I listen while commuting so the time was already wasted. This book was an OK way to pass that lost time
Glad it was over. It seemed to take longer to get to the punch line than it needed to
I have not
No! It already had an epilogue it didn't need to close it out
I bought this on a whim, but I understand it's a biography. Now I'm no hacker, but I was around computers from the Apple II in the late 70s and some of the story didn't ring true to me. An example being at one point the author pulled the modem cable out of the computer he was using and then disconnected from the Internet - how exactly was it possible to stay connected to the Internet after the modem cable was pulled out, and wouldn't 'the most famous hacker in the world' know how things like that work?
There were also continuity errors. In a biography. What do these things tell you? They tell me it was, at least in part, made up.
There's nothing wrog with made up books per se of course, but it's slightly different when it's presented as true - or maybe it's dramatised and I missed that.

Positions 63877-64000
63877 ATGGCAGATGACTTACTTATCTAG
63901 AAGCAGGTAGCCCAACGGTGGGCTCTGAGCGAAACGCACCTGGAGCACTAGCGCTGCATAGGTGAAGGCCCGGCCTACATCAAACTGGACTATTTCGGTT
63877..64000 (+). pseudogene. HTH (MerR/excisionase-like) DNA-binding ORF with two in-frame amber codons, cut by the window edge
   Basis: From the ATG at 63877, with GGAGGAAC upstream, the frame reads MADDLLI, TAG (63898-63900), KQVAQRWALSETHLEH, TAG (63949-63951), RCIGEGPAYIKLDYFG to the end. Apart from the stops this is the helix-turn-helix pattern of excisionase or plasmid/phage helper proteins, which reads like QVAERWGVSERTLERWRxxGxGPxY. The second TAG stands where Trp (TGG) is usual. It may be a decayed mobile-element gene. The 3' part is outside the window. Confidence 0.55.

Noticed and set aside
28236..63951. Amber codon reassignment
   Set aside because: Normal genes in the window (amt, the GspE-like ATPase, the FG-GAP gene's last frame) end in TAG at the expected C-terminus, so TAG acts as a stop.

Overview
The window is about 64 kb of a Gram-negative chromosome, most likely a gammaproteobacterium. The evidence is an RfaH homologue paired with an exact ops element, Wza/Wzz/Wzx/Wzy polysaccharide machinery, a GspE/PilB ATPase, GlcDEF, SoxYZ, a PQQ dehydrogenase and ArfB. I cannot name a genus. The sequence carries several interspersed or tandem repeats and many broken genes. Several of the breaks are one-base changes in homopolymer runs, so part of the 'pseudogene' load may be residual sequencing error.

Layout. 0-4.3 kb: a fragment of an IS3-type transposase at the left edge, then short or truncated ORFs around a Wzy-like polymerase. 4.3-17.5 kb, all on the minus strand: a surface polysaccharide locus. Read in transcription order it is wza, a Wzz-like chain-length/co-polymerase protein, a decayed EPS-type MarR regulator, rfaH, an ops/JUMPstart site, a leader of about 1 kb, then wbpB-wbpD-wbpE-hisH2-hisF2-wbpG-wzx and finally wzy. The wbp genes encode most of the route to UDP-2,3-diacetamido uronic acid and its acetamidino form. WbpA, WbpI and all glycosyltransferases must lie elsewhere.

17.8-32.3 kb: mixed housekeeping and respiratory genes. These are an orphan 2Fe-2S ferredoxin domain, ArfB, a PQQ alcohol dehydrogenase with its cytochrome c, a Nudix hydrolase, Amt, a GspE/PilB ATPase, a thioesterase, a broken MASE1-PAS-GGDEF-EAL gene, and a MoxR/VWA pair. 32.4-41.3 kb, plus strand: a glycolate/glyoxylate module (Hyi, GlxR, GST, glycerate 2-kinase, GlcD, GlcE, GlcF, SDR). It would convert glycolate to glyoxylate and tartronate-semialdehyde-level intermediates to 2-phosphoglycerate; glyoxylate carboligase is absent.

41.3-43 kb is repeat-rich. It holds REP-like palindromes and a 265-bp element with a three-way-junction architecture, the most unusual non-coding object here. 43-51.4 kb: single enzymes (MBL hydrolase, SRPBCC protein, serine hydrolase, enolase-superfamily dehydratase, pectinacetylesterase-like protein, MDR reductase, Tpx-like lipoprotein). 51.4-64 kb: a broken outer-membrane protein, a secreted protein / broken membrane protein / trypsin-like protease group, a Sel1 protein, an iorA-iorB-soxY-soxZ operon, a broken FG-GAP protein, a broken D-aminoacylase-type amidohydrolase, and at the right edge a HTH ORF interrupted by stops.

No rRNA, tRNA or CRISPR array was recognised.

Regardless it's not a bad listen, the performance is great and it hums along at a fair pace. I was ready for it to end before it finished however. Bottom line is that it passed the drive to and from work for a week or so and got me through until my next monthly credit arrived, so for what I paid I'm happy enough.
Which was least bad? Probably Mikael. Most of the characters were dodgy as, and there were several passages of 2 person conversation where I lost track of who was saying what.
It has been, hasn't it? I won't be making any effort to see it
I am completely at a loss as to why this book has been so successful. Parts of the story are quite reasonable, but most of it is tedious - the section of email conversation where we are read out 'encrypted email from Mikael.firstname.lastname@example.org to Erika.Berger@millennium.se' giving the full email address of both parties Every one of what must have been a dozen times back to back was almost enough to stop me listening before I got to the end.Even as a bit of a geek I really don't care what CPU Lisbeth's new MacBook has - OTT detail throughout makes me wonder if Steig Larsson was slightly Asbergers.The dialogue was frequently ropey, unless Swedish people universally say
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